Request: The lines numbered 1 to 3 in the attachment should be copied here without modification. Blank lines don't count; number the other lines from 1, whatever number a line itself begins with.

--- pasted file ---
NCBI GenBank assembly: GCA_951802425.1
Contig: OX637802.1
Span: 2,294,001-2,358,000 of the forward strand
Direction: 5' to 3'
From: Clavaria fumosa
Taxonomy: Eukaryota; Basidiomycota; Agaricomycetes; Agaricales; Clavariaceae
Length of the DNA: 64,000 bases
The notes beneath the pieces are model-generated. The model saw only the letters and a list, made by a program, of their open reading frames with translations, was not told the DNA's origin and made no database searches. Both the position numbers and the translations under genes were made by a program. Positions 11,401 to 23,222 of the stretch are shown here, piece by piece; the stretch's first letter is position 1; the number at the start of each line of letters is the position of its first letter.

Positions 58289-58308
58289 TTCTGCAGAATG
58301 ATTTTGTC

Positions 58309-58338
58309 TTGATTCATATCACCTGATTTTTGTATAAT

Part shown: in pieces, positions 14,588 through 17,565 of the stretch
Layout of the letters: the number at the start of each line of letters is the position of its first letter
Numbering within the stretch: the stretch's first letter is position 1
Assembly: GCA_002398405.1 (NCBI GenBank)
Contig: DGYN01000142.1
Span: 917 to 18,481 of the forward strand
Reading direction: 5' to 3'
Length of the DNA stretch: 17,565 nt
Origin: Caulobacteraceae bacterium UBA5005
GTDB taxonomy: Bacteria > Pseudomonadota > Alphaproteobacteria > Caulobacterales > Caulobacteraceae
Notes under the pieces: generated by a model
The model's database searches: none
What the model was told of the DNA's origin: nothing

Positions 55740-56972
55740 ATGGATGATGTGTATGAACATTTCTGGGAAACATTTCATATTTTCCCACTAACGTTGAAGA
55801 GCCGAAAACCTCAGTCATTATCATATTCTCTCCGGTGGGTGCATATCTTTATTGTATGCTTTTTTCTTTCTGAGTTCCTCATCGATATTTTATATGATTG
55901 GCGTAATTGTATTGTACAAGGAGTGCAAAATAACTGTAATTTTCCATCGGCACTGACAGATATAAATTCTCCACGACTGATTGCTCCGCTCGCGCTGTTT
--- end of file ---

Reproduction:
NCBI GenBank assembly: GCA_951802425.1
Contig: OX637802.1
Span: 2,294,001-2,358,000 of the forward strand